Emphysema

A chronic, progressive disorder of the lungs, emphysema is an incurable ailment that impairs your ability to breathe. Over time, the disease scars the small air sacs in the lungs where carbon dioxide and oxygen are exchanged, which diminishes their capacity and performance. Pulmonologists measure the progression and severity of the condition with a four-stage classification system that determines your ability to forcefully exhale oxygen. While Stage 1, or mild, emphysema patients who have 80 percent or greater of their normal volume, Stage IV patients have less than 30 percent of normal volume.

Smoking and inhaling secondhand smoke or other pollutants like dust, fumes and gas increase the risk for developing this obstructive pulmonary disease. Other potential factors include asthma and allergies, which inflame and damage the lungs. Some people who develop the condition have no known risk factors.

In addition to medication and exercise regimens, clinicians help patients manage symptoms and preserve lung function with respiratory therapy and smoking cessation programs if applicable. If medical interventions are unsuccessful, some patients undergo surgery to remove nonfunctioning lung tissue or to receive a transplant.

What is SSDI?

Social Security Disability Insurance (SSDI) was designed to assist people like those with serious conditions, such as emphysema. First envisioned by the Social Security Administration (SSA) planners in the 1930s, this essential program was created to serve as a safety net to protect workers from the financial turmoil that typically occurs when they lose their ability to work. Introduced in the mid-1950s, the program helps workers whose earning potential is diminished due to a short-term or permanent disability. The federal government funds the program by deducting payroll taxes from your earnings as authorized by the Federal Insurance Contributions Act. Unlike its Social Security Supplemental Income counterpart, SSDI is not a needs-based program that scrutinizes your financial resources. The insurance program is also different from private disability insurance that you voluntarily purchase or workers’ compensation, which is limited to workplace injuries. Your work history and the mandatory payroll taxes that you paid into the program may entitle you to benefits that can help support your family and meet your financial obligations.

Getting SSDI for Emphysema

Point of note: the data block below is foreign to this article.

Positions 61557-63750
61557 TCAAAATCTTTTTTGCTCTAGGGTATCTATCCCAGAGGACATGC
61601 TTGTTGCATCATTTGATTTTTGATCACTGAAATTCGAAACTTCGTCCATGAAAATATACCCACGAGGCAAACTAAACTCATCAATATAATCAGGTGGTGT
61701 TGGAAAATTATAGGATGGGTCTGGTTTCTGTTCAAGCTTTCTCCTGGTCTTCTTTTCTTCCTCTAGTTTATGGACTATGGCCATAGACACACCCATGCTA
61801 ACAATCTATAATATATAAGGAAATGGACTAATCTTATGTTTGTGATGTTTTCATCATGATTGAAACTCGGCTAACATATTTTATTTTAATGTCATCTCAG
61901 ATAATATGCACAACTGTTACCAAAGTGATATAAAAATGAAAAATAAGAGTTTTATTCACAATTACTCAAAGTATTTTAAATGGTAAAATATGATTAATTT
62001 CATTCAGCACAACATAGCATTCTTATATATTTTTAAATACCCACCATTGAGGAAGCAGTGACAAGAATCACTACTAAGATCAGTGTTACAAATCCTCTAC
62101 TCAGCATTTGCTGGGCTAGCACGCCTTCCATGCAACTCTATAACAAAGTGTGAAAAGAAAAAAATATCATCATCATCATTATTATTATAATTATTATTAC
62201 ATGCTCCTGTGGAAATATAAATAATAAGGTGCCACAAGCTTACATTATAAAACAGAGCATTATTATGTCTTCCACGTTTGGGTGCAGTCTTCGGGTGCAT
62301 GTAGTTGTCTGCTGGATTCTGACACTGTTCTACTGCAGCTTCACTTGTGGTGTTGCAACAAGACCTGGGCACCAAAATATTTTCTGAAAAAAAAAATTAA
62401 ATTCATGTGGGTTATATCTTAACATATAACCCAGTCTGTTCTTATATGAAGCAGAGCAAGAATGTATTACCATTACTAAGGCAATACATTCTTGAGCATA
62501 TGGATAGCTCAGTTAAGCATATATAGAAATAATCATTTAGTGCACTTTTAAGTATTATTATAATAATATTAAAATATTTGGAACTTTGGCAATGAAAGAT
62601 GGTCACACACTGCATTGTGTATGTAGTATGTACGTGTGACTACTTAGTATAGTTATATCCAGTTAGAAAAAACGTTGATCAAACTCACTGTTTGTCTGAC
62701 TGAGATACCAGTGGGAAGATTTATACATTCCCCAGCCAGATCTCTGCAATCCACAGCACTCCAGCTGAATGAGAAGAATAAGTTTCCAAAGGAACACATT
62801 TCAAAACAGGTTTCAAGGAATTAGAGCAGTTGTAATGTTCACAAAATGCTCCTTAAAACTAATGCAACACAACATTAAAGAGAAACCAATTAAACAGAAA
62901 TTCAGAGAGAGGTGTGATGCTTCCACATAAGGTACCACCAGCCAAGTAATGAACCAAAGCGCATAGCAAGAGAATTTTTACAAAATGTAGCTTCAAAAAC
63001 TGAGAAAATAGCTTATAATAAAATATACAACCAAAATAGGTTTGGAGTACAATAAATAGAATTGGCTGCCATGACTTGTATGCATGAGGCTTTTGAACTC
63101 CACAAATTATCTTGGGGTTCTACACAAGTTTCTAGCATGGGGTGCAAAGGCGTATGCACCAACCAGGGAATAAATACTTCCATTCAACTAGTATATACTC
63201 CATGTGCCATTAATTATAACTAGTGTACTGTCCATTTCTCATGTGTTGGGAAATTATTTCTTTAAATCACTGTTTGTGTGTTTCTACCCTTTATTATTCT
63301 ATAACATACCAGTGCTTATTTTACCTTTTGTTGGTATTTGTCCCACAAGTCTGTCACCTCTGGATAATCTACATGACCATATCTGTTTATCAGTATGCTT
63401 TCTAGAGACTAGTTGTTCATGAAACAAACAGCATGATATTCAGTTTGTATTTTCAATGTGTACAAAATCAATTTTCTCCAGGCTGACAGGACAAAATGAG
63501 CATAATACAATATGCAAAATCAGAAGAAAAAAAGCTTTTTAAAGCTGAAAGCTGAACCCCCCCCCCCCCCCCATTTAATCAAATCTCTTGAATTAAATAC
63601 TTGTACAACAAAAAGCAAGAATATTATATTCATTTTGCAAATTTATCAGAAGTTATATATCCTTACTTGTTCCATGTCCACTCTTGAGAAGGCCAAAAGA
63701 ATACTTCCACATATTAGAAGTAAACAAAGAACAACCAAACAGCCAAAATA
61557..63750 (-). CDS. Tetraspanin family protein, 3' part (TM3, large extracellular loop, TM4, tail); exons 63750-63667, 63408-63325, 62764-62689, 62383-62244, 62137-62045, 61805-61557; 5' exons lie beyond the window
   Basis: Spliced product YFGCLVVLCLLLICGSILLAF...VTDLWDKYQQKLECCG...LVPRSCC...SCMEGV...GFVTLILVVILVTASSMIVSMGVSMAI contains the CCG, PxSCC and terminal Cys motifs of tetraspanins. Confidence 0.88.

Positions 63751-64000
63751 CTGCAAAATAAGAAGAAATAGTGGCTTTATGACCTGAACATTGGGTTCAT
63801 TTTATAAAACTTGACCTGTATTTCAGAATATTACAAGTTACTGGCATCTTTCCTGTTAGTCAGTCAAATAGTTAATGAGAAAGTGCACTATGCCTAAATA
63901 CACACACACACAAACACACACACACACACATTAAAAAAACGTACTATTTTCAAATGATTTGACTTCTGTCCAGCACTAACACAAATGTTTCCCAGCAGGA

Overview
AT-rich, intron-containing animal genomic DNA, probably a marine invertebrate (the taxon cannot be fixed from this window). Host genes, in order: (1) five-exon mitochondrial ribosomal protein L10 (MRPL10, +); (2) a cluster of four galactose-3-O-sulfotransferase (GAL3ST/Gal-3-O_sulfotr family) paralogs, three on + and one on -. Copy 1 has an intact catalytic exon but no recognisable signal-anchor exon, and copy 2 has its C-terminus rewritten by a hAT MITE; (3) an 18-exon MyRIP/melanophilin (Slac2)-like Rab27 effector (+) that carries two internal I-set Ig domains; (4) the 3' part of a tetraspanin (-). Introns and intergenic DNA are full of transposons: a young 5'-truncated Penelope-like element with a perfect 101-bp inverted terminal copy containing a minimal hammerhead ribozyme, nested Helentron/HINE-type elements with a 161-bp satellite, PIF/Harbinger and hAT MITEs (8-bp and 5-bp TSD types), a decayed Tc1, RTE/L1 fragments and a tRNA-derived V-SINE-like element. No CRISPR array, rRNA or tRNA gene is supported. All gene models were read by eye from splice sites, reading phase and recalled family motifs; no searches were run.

Dealing with a life-altering medical condition and financial uncertainty makes it difficult to navigate the complex process required to apply for SSDI benefits. Many SSDI candidates are confused and intimidated by the language and the amount of documentation that must accompany the application. In addition to your work history and proof of citizenship, you must provide documents that confirm your diagnosis and the treatments used to improve your condition. The SSA will compare your gross monthly earnings history to your current monthly earnings to determine whether emphysema has negatively affected your ability to work. The agency will also evaluate your application to verify whether your condition prevents you from participating in substantial gainful activity.

SSDI benefits can help you support your loved ones. Your application should also include information regarding family members who rely on your financial assistance, such as your spouse, minor children and parents. Children disabled before age 22 and secondary school students who are 18 to 19 years old should also be included on your application.

Getting Help from an Attorney

Many emphysema sufferers are unable to work because the debilitating condition makes it difficult to breathe, which causes extreme fatigue, insomnia and mental impairment. Some people assume that their inability to perform their current job ensures that the SSA will approve their claim. The SSA routinely denies initial SSDI claims and subsequent appeals because applicants fail to make a compelling case for benefits. Your file should include a written assessment from your primary health care provider that describes the mental and physical limitations that you are experiencing due to emphysema. The application should include clinical findings and your long-term prognosis.

Filing for SSDI benefits can be intimidating and time-consuming, especially when you have a chronic disease that threatens your life and the security of your family. Our team has the expertise required to help you navigate the complicated and ever-changing process of filing for disability benefits. You can have peace of mind and obtain the best result when you work with an attorney who understands the SSDI application process and stays abreast of the filing requirements. Do not allow the time-consuming and complex SSDI claims application process prevent you from seeking the benefits that you and your family deserve.

Ruth F. Kolb, Esquire has been practicing social security disability law since 2003 handling all levels of representation from initial claims through all stages of appeal.